Virginia Woolf Two Meals Analysis

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In two passages, Virginia Woolf compares meals she was served at a men’s and at a women’s college. The contrasting meals reveal Woolf’s frustration at the inferior treatment that women face. The first meal at the men’s college is elegant, enjoyable, and satisfying while the second is plain, cheap, and bland. This clearly juxtaposes the expense and luxury afforded to the men with the “penny-pinching” nature of the women’s in order to show Woolf’s underlying attitude of dissatisfaction against the inequality that women are not granted the same privileges and investment as men. In order to show the greatness of imbalance, Woolf implements distinct choices of diction. Passage one retains a sense of elegance through selective terms such as “retinue,” “confection,” and “wreathed.” The author uses a passionate tone through positive connotative value. Rather than deciding to use a neutral connotative …show more content…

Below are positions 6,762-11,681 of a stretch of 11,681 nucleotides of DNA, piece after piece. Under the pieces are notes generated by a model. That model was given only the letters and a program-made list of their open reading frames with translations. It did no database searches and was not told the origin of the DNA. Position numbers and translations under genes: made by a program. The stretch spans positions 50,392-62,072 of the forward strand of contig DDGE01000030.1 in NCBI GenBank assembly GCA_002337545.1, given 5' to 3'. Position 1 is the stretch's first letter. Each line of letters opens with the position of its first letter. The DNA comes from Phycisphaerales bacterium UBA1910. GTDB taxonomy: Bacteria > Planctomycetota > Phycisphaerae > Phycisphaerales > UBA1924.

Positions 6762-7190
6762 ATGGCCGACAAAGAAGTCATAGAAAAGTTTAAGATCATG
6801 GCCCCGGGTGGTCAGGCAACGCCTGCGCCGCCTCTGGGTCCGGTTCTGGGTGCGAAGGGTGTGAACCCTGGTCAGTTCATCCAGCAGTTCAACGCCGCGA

Passage one uses long and complex sentences, which includes great detail of the supper she is served at the men’s college. The elegant banquet is described as follows: “The partridges, many and various, came with all their retinue of sauces and salads, the sharp and the sweet, each in its order; their potatoes, thin as coins but not so hard; their sprouts, foliated as rosebuds but more succulent.” Woolf incorporates specificities in her language to stress importance, and at many times, create imagery. The tone is breathless and awestruck. Woolf’s tone is unsatisfying when writing about the meal served at the women’s college. The short and brief sentences give no description and only state the food she is prepared. The passage would be descriptive if the occurrence is more appalling. Passage two is much shorter in length than passage 1 due to the lack of explanation. The sentence structure of passage two reveals the underlying attitude of resentment, gratefulness, and

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